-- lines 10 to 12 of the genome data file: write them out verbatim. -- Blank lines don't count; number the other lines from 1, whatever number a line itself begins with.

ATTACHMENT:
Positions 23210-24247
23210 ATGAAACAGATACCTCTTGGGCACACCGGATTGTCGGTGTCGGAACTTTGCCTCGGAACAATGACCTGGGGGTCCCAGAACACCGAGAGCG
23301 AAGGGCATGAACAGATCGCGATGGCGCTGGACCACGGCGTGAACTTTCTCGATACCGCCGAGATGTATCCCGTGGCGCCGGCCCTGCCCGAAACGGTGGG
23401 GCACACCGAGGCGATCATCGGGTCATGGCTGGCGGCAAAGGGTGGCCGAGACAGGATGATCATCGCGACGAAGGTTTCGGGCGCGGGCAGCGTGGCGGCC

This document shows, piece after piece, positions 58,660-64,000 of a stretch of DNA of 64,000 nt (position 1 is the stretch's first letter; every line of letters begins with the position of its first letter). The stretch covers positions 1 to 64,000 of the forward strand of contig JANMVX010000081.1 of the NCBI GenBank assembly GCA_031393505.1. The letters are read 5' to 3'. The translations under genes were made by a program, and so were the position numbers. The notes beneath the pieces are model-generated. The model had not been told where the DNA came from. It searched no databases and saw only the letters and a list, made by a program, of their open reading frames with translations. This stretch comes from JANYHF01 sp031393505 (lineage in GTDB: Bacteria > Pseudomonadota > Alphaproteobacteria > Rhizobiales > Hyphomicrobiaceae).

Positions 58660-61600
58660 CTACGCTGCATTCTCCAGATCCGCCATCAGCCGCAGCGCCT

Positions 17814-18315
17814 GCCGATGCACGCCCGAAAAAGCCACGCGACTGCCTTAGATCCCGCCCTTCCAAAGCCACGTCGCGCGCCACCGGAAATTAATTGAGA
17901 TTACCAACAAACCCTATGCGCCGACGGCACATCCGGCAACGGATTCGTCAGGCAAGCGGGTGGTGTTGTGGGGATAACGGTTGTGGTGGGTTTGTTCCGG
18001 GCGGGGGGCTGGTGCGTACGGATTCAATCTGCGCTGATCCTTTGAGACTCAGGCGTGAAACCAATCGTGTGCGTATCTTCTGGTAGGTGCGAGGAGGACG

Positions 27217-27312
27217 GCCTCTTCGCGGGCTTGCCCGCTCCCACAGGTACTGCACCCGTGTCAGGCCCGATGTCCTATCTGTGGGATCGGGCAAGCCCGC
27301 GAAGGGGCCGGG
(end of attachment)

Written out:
17901 TTACCAACAAACCCTATGCGCCGACGGCACATCCGGCAACGGATTCGTCAGGCAAGCGGGTGGTGTTGTGGGGATAACGGTTGTGGTGGGTTTGTTCCGG
18001 GCGGGGGGCTGGTGCGTACGGATTCAATCTGCGCTGATCCTTTGAGACTCAGGCGTGAAACCAATCGTGTGCGTATCTTCTGGTAGGTGCGAGGAGGACG

Positions 27217-27312